Several times a week I recall mom putting on a nicer outfit, dabbing on a bit of lipstick (my mother never wore make-up) spritzing on a light hint of Chanel Nº5 perfume (her favorite), then made her way to find out if lady-luck was by her side.
Years later I discovered Miss Nellie had BINGO-specific friends, like Doris.
The two stayed in touch over the decades. I coordinated a meet and greet in 2016; the last time the women would see each other.
When my mother won at BINGO, sometimes the prize could be as much as several hundred dollars. That’s BIG!
You see, I grew up middle-class. In all honestly, probably lower-middle class. To this day, I swear I can’t figure out how my father and mother made ends meet on my dad’s military salary. Suffice to say, there was NOT disposable income being tossed about.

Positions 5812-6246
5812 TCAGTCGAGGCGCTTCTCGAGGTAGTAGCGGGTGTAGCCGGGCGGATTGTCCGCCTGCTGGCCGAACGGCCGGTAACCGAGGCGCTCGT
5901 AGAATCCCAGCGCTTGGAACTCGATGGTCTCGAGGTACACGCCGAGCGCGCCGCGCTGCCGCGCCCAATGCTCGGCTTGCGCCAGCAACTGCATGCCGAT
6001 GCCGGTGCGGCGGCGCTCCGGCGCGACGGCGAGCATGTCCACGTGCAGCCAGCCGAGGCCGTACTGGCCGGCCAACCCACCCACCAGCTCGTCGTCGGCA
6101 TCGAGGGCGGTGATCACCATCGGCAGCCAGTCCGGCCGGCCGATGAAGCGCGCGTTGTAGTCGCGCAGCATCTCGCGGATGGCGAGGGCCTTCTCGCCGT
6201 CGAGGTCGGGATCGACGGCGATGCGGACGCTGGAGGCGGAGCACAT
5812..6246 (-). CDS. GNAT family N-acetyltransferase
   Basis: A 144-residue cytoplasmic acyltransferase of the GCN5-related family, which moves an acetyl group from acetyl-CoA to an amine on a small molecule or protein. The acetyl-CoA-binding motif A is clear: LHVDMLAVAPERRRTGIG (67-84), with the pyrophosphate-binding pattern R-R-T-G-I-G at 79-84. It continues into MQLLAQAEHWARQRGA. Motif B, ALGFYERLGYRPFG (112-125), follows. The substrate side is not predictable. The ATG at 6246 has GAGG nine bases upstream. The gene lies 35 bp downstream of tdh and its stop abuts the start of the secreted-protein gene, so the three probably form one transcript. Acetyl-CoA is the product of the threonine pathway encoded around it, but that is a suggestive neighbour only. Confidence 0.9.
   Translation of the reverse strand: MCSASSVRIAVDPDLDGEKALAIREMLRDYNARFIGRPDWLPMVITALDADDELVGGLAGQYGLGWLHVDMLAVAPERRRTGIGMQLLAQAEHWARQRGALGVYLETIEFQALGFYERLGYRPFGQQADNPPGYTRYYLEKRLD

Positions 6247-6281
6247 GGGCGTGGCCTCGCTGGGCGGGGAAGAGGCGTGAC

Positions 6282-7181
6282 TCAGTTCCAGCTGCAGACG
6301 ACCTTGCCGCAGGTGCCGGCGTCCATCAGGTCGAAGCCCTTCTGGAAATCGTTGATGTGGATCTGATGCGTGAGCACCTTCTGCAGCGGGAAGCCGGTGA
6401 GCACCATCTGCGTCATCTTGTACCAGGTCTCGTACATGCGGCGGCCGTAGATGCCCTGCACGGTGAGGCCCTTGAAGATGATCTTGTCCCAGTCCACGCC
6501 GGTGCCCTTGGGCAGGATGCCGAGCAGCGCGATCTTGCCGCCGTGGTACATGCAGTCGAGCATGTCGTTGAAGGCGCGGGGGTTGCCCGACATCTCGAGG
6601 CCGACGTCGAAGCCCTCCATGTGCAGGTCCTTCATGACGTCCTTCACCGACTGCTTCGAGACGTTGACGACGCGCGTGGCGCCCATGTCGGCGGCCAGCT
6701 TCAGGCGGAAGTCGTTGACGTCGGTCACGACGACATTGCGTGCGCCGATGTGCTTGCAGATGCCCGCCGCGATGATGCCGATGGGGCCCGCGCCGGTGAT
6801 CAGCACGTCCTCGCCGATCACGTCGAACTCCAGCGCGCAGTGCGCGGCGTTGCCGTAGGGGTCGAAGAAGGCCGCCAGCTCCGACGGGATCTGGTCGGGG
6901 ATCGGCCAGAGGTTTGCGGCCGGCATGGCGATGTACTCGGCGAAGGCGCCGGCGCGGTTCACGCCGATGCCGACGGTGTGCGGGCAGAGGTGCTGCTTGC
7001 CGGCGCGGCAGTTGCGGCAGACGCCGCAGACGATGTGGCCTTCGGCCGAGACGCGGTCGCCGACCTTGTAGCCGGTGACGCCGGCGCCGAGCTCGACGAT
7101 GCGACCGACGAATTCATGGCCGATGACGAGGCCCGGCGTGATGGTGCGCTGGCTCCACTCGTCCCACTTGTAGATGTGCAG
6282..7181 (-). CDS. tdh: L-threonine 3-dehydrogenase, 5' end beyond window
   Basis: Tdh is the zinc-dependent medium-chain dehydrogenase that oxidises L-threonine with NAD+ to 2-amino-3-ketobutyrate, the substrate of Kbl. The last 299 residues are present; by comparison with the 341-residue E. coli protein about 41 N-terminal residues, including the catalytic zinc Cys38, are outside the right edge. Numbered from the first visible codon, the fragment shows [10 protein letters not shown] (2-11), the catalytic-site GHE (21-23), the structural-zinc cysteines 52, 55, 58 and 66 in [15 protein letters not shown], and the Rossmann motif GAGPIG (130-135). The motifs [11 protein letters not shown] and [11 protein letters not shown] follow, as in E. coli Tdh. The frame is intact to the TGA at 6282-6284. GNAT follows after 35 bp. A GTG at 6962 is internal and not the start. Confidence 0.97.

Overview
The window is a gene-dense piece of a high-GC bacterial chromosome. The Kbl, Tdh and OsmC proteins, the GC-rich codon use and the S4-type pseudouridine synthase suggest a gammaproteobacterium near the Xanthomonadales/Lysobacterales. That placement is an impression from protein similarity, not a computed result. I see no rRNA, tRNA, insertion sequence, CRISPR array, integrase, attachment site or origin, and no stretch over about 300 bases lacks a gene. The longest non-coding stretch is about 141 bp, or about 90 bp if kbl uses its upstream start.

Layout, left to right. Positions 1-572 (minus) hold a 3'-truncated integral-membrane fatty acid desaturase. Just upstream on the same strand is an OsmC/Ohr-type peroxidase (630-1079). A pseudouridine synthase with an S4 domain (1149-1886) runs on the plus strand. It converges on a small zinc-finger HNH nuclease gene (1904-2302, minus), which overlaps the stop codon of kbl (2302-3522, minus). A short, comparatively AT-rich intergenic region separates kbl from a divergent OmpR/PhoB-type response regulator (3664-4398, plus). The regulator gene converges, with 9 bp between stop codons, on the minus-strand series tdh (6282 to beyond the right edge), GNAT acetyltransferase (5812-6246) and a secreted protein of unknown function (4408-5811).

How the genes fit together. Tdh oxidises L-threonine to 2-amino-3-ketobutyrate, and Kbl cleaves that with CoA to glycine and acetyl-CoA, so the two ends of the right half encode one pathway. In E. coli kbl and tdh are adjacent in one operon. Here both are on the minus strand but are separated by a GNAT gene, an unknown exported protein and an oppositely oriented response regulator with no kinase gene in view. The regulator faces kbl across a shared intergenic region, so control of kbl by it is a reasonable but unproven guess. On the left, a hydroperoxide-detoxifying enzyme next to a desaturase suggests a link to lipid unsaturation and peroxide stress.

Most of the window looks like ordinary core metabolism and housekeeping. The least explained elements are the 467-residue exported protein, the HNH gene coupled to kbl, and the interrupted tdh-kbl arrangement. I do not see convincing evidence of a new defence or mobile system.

So yeah, my mother LOVED playing BINGO - ESPECIALLY when she won! Over the years, there were mugs, book bags, placemats, keychains, t-shirts... all adorned with BINGO and cute sayings.
Did you know, some hard-cord BINGO players even have a code of ethics they adhere to? Well, at least that's what one of mom's favorite t-shirts seemed to indicate. The Ten Commandments of BINGO - good stuff!
So now… the DONUTS. Those fried doughy treats appeared on the mornings after a night of BINGO playing.
Us kids somehow deduced the night must have netted BIG winnings when the kitchen table sported a 24-count box of DONUTS — glazed, cakes, chocolate, twists - oooohhhhhh - just glorious!
Even now, I cannot pass a Winchell’s Donut shop without thinking about my childhood, my mother and B-I-N-G-O.